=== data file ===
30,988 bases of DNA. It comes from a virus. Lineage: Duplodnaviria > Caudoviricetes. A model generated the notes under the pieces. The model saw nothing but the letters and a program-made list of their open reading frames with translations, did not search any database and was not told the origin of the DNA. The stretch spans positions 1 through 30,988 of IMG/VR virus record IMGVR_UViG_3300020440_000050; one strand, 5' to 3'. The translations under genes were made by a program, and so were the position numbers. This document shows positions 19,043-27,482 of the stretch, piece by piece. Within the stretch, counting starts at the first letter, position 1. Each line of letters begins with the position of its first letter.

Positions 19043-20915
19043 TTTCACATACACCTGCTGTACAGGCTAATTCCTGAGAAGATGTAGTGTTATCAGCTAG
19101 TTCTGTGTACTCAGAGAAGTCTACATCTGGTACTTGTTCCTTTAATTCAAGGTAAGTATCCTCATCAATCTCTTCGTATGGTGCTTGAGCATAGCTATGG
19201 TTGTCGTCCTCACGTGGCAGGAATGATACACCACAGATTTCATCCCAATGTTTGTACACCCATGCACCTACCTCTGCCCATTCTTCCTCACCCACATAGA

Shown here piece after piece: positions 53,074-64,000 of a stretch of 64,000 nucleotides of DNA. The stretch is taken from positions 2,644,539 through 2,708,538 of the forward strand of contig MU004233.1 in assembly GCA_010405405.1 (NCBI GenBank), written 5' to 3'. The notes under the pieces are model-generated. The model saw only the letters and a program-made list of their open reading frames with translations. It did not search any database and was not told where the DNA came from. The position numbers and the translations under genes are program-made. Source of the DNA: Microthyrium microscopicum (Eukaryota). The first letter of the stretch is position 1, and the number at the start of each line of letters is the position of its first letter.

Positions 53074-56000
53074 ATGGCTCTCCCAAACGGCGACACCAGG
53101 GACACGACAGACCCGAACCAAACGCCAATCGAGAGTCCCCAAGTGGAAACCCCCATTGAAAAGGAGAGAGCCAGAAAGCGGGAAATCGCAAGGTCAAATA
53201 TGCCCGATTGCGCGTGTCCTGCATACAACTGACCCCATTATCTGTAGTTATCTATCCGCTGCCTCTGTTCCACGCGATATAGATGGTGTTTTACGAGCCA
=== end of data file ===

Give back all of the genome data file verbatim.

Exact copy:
30,988 bases of DNA. It comes from a virus. Lineage: Duplodnaviria > Caudoviricetes. A model generated the notes under the pieces. The model saw nothing but the letters and a program-made list of their open reading frames with translations, did not search any database and was not told the origin of the DNA. The stretch spans positions 1 through 30,988 of IMG/VR virus record IMGVR_UViG_3300020440_000050; one strand, 5' to 3'. The translations under genes were made by a program, and so were the position numbers. This document shows positions 19,043-27,482 of the stretch, piece by piece. Within the stretch, counting starts at the first letter, position 1. Each line of letters begins with the position of its first letter.

Positions 19043-20915
19043 TTTCACATACACCTGCTGTACAGGCTAATTCCTGAGAAGATGTAGTGTTATCAGCTAG
19101 TTCTGTGTACTCAGAGAAGTCTACATCTGGTACTTGTTCCTTTAATTCAAGGTAAGTATCCTCATCAATCTCTTCGTATGGTGCTTGAGCATAGCTATGG
19201 TTGTCGTCCTCACGTGGCAGGAATGATACACCACAGATTTCATCCCAATGTTTGTACACCCATGCACCTACCTCTGCCCATTCTTCCTCACCCACATAGA

Shown here piece after piece: positions 53,074-64,000 of a stretch of 64,000 nucleotides of DNA. The stretch is taken from positions 2,644,539 through 2,708,538 of the forward strand of contig MU004233.1 in assembly GCA_010405405.1 (NCBI GenBank), written 5' to 3'. The notes under the pieces are model-generated. The model saw only the letters and a program-made list of their open reading frames with translations. It did not search any database and was not told where the DNA came from. The position numbers and the translations under genes are program-made. Source of the DNA: Microthyrium microscopicum (Eukaryota). The first letter of the stretch is position 1, and the number at the start of each line of letters is the position of its first letter.

Positions 53074-56000
53074 ATGGCTCTCCCAAACGGCGACACCAGG
53101 GACACGACAGACCCGAACCAAACGCCAATCGAGAGTCCCCAAGTGGAAACCCCCATTGAAAAGGAGAGAGCCAGAAAGCGGGAAATCGCAAGGTCAAATA
53201 TGCCCGATTGCGCGTGTCCTGCATACAACTGACCCCATTATCTGTAGTTATCTATCCGCTGCCTCTGTTCCACGCGATATAGATGGTGTTTTACGAGCCA